Courtesy Hat Creek Burger Co.
Georgetown City Council voted 4–3 to approve the second reading of an ordinance for a special-use permit for a Hat Creek Burger Co. drive-thru restaurant at 405 S. Austin Ave.
More than 20 people spoke during the public comment period leading up to the council vote.
About 15 spoke in opposition to a drive-thru at the location on Austin Avenue between Fourth and Fifth streets for reasons such as pollution caused by idling cars, increased traffic in the neighborhood, and the potential traffic hazards caused by vehicles exiting the drive-thru and turning left onto Austin Avenue.
Georgetown resident Nancy Knight said a drive-thru in the proposed location was not in harmony with Georgetown’s downtown master plan, which encourages people to walk in the downtown area.
“I hope you’ll keep in perspective that this is one business that is asking for numerous exceptions and how many people are opposed to it,” she said to the council before the vote.
The Planning and Zoning Commission had voted 7–0 to recommend denying a special-use permit for the restaurant April 3. However, City Council passed the first reading of the ordinance with a vote of 4–3 at its May 22 meeting.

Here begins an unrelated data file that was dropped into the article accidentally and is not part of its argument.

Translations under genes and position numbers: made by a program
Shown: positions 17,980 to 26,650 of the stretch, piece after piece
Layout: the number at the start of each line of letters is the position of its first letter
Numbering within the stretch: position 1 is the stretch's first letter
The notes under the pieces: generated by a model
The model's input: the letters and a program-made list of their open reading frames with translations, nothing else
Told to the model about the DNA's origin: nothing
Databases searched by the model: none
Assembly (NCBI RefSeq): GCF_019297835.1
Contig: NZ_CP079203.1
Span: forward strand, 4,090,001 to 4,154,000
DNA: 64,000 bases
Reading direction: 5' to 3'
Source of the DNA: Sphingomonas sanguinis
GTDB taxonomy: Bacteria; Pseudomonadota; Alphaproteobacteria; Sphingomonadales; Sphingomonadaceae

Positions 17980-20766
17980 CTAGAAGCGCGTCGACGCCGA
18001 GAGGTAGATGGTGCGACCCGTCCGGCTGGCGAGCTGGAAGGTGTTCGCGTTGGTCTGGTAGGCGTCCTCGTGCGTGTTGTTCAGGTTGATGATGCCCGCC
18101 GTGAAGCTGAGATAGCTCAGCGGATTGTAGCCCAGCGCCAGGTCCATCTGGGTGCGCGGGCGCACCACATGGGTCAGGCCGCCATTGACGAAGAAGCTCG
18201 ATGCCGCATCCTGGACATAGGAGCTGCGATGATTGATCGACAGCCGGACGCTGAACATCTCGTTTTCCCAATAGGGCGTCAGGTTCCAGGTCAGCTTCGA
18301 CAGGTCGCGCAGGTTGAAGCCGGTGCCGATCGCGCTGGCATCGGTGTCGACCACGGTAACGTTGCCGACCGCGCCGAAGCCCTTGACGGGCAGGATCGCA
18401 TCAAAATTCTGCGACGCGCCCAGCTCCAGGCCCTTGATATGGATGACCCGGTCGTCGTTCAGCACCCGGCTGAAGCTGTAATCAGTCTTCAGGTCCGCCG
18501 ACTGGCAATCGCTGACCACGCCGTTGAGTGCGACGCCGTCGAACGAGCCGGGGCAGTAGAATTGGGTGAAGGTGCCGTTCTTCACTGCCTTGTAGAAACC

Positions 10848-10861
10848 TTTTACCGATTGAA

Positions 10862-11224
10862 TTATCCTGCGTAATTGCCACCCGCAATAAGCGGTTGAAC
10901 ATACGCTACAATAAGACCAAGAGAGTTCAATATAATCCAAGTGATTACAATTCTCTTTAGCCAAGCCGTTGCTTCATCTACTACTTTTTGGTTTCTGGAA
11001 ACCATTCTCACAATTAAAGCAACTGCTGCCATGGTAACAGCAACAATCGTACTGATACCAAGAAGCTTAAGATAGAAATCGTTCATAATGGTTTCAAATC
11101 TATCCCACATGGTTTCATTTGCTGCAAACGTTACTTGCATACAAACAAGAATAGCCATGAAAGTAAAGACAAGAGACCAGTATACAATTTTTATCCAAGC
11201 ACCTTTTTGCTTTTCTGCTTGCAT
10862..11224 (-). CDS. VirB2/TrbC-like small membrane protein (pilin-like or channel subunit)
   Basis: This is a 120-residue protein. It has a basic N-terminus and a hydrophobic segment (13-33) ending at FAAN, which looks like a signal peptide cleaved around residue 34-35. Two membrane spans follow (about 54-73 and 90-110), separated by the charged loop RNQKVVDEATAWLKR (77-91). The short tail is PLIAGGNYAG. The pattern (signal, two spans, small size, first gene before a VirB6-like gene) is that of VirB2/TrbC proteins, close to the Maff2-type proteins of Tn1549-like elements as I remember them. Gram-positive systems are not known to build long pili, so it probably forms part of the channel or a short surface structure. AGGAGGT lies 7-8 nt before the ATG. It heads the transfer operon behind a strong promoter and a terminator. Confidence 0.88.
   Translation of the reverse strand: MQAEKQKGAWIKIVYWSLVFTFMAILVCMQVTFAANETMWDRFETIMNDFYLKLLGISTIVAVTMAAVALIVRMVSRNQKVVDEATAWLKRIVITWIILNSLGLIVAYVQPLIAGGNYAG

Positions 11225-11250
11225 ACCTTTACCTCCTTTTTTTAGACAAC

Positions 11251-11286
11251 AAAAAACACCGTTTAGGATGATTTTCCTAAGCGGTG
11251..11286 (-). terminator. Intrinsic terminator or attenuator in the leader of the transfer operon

Since that time, Georgetown Historic District Planner Robbie Wyler said the developer modified the site layout to include an entrance and exit directly onto Fourth and Fifth streets, disconnecting the alley nearest to the adjacent neighborhood from restaurant traffic. The developer also plans to build an 8-foot-tall screening wall between the neighborhood and the restaurant.
Six people spoke in favor of the permit for Hat Creek Burger Co., saying their experience with the restaurant’s other locations in Austin had been positive and that Georgetown needs more restaurants like Hat Creek.
“I am in favor of Hat Creek coming in,” Kirk Kriegle said. “It will encourage people to come downtown.”
Councilman Tommy Gonzalez said that council had made exceptions to its downtown master plan in the past, and that any project on the site would generate traffic.
Council members Patty Eason, Danny Meigs and Rachel Jonrowe were the dissenting votes in the passing of the ordinance, which was amended by council members to say that the drive-thru must close by 9 p.m. every evening and that no more than 50 percent of its sales could come from the drive-thru.
The project will go before the Historic and Architectural Review Commission for a Certificate of Design Compliance review June 28.